5,500 jobs at risk as Maplin and Toys R Us go bust — and Maplin blames Brexit

Closing down signs sit on the window of Toys R Us in New Kent Road on February 19, 2018 in London, England.

Closing down signs sit on the window of Toys R Us in New Kent Road on February 19, 2018 in London, England.
Jack Taylor/Getty Images

  • Maplin and Toys R Us both fall into administration on Wednesday.
  • The retailers employ a combined 5,500 people and all these jobs are now at risk.
  • Maplin CEO blames “sterling devaluation post-Brexit, a weak consumer environment and the withdrawal of credit insurance.”

LONDON – Electronics retailer Maplin and the UK business of Toys R Us both fell into administration on Wednesday, putting over 5,000 jobs at risk.

Maplin called in administrators to rescue the business on Wednesday after crunch talks with creditors to save the company fell through. The electronics retailer has 200 stores across the UK and employs 2,500 people.

CEO Graham Harris blamed “macro factors” including the collapse in the value of the pound post-Brexit vote, which has dented consumer confidence.

Harris said in a statement: “The business has worked hard over recent months to mitigate a combination of impacts from sterling devaluation post-Brexit, a weak consumer environment and the withdrawal of credit insurance.”

The pound slumped to a multiyear low against the dollar and euro in the immediate aftermath of June 2016’s Brexit referendum. This pushed inflation up to 3% in the UK, streaking ahead of wage growth and giving UK consumers less money in real terms to spend at the shops.

Harris said: “This necessitated an intensive search for new capital that in current market conditions has proved impossible to raise. These macro factors have been the principal challenge, not the Maplin brand or its market differentiation.”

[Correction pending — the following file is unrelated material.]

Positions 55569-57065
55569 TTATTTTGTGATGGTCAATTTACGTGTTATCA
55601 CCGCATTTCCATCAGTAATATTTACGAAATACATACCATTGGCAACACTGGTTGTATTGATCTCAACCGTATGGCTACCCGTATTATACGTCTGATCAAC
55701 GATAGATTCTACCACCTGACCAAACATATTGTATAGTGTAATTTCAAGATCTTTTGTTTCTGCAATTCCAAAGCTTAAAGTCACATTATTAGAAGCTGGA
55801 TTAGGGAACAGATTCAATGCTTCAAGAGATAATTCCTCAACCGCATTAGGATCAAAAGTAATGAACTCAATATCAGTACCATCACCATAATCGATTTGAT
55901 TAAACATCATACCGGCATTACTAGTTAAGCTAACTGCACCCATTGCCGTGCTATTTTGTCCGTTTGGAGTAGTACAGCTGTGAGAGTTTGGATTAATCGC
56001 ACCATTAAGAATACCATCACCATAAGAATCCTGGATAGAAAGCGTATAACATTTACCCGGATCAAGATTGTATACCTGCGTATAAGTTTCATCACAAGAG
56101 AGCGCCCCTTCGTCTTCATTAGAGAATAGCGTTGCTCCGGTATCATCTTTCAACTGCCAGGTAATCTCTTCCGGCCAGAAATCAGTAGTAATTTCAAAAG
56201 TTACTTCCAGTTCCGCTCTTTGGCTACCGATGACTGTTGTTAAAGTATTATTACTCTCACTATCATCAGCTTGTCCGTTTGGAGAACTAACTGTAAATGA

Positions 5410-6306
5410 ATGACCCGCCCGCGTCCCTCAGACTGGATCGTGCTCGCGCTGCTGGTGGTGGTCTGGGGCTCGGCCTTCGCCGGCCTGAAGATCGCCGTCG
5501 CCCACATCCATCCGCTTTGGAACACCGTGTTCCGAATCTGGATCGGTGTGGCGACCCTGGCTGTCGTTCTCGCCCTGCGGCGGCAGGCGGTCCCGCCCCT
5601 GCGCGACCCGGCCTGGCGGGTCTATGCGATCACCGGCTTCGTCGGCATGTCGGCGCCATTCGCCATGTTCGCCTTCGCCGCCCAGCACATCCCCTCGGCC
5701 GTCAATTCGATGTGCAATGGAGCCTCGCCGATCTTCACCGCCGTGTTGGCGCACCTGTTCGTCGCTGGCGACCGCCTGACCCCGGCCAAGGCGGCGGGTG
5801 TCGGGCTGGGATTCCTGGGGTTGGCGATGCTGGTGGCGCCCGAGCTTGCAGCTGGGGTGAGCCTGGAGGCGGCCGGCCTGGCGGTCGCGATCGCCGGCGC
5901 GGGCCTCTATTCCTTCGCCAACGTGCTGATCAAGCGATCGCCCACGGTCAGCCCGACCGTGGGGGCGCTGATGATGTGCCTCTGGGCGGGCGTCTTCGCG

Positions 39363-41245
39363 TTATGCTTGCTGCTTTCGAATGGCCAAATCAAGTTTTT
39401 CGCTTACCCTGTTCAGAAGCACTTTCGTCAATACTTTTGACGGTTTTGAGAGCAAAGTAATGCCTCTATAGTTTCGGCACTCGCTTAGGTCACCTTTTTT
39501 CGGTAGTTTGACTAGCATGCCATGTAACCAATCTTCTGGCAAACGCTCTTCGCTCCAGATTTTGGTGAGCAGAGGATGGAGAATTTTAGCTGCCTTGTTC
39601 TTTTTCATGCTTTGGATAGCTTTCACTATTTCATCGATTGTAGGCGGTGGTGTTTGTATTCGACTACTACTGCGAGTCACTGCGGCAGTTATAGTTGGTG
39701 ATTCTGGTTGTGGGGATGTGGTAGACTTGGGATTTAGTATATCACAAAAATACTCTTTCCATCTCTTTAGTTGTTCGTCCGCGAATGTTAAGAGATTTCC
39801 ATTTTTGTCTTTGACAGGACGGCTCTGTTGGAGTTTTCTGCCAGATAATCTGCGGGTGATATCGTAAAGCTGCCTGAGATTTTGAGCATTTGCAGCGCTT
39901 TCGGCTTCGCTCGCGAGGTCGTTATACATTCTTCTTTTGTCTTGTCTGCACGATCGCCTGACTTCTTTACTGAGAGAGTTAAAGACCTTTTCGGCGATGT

PwC was appointed the administrator of the company.

Retail analyst Richard Hyman told Business Insider that it is “difficult to make such a disparate product offer work in stores.”

“Maplin is like the Woolworths of gadgets, selling a vast array of different items and that scale of stock complexity is expensive to operate,” he said.

‘Toys R Us had no means of competitive defence’

Earlier on Wednesday Toys R Us fell into administration after failing to find a buyer. Its US operation filed for bankruptcy last year. The company has over 100 stores across the UK and employs 3,000 people.

Hyman said: “Toys R Us is a retail format that really hasn’t changed at all since it first landed here. It was a disruptor in its own right back then, bringing one-sop-shopping to toys on a massive scale.

“The shopping experience has always been deeply unattractive – you went for price, breadth of range, and convenience. It worked OK until online came along and delivered these three things far better and Toys R Us had no means of competitive defence.”

Simon Thomas, the joint administrator and partner at Moorfields, said in a statement: “We will be conducting an orderly wind-down of the store portfolio over the coming weeks. All stores remain open until further notice and stock will be subject to clearance and special promotions. We’re encouraging customers to redeem their gift cards and vouchers as soon as possible.

“We will make every effort to secure a buyer for all or part of the business. The newer, smaller, more interactive stores in the portfolio have been outperforming the older warehouse-style stores that were opened in the 1980’s and 1990’s.

“Whilst this process is likely to affect many Toys R Us staff, whether some or all of the stores will close remains to be decided. We have informed employees about the process this morning and will continue to keep them updated on developments. We are grateful for the commitment and hard work of employees as the business continues to trade.”

Hyman said both Maplin and Toys R Us are victims of online competition as well as the headwinds that contributed to their immediate downfall.

“A bit like Toys R Us, online has eaten away at Maplin’s competitive position,” he said.

He added: “I forecast that 2018 would be the year of retail distress and it’s turning out to be exactly that.”